# Thread: Finite groups of even cardinality

1. ## Finite groups of even cardinality

Let (G,*) be a finite group with an even number of elements. Show that there must exist at least one element $\displaystyle a \neq e \in G$ such that $\displaystyle a^2=e$.

I have no clue how to start and what ticks me off about that is that I think I've seen it before. (And I don't recall it was that difficult, either.) However my class notes (from years ago) doesn't contain the proof.

-Dan

2. Consider pairing up elements with their inverses.

3. Originally Posted by rgep
Consider pairing up elements with their inverses.
Got it. Let me formalize it then.

Let (G,*) be a finite group with an even number of elements. Consider the subset of G: $\displaystyle A \equiv \{b|b^2=e, b \in G\}$ where e is the identity in G. It may be that A is empty. If not, the inverse of any element $\displaystyle b \in A$ is also in A and is distinct from b. So b and its inverse form a pair of elements in A and this is true of any element in A. Thus we know that A has no elements or has an even number of them.

Now form the set G - A. (For others, I believe the notation is G\A?) We know that G - A is not empty because $\displaystyle e^2=e$. We also know that the set G - A has an even number of elements since both G and A do (calling 0 an even number). Because of this, the set G - A - {e} cannot be empty, since this would imply that G has an odd number of elements. Since any element $\displaystyle a \in G-A-{e}$ is not in A we know that $\displaystyle a^2=e$.

Thus there is at least one element a in G that is not the identity that has the property $\displaystyle a^2=e$. (End of proof.)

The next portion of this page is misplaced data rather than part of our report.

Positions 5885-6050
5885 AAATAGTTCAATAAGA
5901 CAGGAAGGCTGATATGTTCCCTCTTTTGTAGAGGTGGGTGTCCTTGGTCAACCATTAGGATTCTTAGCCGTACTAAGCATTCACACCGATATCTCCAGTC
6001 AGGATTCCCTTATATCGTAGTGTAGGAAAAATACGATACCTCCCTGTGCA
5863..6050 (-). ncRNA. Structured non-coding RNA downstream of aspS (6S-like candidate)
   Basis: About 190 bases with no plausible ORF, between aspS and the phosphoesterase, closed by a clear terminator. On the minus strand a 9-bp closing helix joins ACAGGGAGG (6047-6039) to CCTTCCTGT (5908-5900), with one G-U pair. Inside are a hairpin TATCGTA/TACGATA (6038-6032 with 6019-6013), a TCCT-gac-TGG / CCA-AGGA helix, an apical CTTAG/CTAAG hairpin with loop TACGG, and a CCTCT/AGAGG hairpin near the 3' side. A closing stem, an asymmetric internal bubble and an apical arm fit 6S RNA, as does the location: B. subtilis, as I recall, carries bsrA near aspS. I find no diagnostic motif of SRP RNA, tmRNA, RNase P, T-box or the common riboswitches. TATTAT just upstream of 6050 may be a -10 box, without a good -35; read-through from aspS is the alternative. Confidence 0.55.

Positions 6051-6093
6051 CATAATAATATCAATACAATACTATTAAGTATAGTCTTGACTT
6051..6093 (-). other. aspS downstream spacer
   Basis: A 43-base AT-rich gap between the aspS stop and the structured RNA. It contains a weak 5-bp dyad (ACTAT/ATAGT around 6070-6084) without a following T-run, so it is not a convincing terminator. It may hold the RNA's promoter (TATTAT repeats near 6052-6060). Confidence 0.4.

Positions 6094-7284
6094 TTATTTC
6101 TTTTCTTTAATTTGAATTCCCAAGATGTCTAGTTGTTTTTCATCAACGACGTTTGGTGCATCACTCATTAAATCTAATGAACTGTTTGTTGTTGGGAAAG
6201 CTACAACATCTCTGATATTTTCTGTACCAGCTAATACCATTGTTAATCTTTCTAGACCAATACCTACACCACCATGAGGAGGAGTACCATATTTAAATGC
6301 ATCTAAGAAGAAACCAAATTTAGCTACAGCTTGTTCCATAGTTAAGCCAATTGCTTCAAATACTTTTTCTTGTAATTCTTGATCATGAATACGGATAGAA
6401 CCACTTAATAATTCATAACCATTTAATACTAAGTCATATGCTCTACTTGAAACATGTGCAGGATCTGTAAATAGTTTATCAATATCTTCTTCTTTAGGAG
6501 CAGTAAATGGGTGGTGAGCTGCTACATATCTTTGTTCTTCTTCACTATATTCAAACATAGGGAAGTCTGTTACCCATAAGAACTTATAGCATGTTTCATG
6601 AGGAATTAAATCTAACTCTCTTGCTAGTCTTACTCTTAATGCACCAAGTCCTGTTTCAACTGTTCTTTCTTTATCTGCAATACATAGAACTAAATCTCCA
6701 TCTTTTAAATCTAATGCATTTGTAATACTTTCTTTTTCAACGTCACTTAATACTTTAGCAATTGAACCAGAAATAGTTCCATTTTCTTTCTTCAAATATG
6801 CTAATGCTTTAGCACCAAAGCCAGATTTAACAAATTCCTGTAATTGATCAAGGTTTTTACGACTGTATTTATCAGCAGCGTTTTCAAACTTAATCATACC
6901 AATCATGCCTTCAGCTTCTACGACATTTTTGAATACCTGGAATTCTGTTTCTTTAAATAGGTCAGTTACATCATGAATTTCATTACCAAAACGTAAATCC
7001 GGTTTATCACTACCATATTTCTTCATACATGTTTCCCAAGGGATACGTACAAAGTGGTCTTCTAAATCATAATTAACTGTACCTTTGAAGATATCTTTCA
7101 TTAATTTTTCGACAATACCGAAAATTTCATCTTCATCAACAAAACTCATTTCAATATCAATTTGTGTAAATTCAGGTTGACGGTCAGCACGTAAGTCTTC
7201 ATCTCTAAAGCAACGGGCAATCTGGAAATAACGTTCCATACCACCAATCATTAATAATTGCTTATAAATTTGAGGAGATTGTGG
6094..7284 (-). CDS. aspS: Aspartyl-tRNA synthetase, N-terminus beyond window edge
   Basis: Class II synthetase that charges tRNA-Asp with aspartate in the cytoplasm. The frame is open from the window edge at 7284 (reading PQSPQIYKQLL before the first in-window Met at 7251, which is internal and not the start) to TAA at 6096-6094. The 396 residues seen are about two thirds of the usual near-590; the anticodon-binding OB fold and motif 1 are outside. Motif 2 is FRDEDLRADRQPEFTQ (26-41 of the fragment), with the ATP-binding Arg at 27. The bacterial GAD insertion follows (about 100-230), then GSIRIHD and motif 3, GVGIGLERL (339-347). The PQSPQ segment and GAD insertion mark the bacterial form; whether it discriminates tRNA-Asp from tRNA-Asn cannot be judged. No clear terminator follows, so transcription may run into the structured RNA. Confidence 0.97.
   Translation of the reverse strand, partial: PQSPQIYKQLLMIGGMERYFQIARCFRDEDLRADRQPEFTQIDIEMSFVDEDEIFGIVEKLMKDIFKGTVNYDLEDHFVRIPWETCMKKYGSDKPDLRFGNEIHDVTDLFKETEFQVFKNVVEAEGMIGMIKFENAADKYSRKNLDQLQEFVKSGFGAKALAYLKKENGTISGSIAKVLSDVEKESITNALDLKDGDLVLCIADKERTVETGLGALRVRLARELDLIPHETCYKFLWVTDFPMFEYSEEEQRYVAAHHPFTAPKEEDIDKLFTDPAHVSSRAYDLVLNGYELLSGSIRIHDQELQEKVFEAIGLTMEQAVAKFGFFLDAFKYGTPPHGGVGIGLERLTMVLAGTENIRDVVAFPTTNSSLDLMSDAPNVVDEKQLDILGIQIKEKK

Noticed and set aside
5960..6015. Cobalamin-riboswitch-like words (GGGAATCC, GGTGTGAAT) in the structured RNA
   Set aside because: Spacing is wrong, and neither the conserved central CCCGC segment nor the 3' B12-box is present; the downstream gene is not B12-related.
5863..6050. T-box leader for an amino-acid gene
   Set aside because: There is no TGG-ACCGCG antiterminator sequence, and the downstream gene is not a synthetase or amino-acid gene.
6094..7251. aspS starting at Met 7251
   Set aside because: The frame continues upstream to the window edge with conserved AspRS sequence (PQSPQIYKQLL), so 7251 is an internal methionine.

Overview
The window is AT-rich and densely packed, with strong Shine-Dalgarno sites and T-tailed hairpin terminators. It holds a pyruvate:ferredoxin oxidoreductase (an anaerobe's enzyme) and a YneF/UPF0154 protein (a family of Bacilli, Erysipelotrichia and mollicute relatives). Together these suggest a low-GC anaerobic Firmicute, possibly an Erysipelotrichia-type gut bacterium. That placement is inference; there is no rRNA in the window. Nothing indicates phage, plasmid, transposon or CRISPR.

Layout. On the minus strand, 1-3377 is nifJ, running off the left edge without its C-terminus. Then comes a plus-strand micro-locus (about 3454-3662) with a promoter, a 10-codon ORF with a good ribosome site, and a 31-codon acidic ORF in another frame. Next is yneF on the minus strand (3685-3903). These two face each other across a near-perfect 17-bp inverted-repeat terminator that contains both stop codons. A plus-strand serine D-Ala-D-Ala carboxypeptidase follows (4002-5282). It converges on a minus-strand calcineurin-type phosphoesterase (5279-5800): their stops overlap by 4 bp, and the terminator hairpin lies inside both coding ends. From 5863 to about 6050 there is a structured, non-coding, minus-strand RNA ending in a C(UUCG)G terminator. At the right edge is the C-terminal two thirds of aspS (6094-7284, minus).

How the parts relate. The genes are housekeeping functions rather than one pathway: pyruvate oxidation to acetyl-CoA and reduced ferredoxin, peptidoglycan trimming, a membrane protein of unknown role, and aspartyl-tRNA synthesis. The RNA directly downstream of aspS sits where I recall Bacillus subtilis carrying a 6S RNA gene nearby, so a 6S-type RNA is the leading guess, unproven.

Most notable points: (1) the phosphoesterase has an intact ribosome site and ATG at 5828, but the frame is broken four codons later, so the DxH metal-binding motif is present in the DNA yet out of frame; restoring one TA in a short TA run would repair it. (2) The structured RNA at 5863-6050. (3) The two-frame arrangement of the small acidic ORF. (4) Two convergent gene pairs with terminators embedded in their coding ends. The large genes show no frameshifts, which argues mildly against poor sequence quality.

Wow. That took a lot more writing than I thought it would.

Thanks for the tip!

-Dan

4. Originally Posted by topsquark
Got it. Let me formalize it then.

Let (G,*) be a finite group with an even number of elements. Consider the subset of G: $\displaystyle A \equiv \{b|b^2=e, b \in G\}$
Don't you need to add $\displaystyle b\ne e$ to the definition of $\displaystyle A$?

where e is the identity in G. It may be that A is empty. If not, the inverse of any element $\displaystyle b \in A$ is also in A and is distinct from b.
Take the group $\displaystyle \mathcal{G}=(\{e,b\},*)$, where $\displaystyle b=b^{-1}$. Then $\displaystyle b \in A$ but $\displaystyle b^{-1}$ is not distinct form $\displaystyle b$.

So b and its inverse form a pair of elements in A and this is true of any element in A. Thus we know that A has no elements or has an even number of them.

Now form the set G - A. (For others, I believe the notation is G\A?) We know that G - A is not empty because $\displaystyle e^2=e$. We also know that the set G - A has an even number of elements since both G and A do (calling 0 an even number). Because of this, the set G - A - {e} cannot be empty, since this would imply that G has an odd number of elements. Since any element $\displaystyle a \in G-A-{e}$ is not in A we know that $\displaystyle a^2=e$.

Thus there is at least one element a in G that is not the identity that has the property $\displaystyle a^2=e$. (End of proof.)

Wow. That took a lot more writing than I thought it would.

Thanks for the tip!

-Dan

5. Originally Posted by topsquark
Let (G,*) be a finite group with an even number of elements. Show that there must exist at least one element $\displaystyle a \neq e \in G$ such that $\displaystyle a^2=e$.

I have no clue how to start and what ticks me off about that is that I think I've seen it before. (And I don't recall it was that difficult, either.) However my class notes (from years ago) doesn't contain the proof.

-Dan
If there is no such element every element $\displaystyle a$ except $\displaystyle e$ has a distinct
partner $\displaystyle a^{-1}$, adding up to an even number of elements, but
$\displaystyle e$ is un-partnered so there are an odd number of elements in the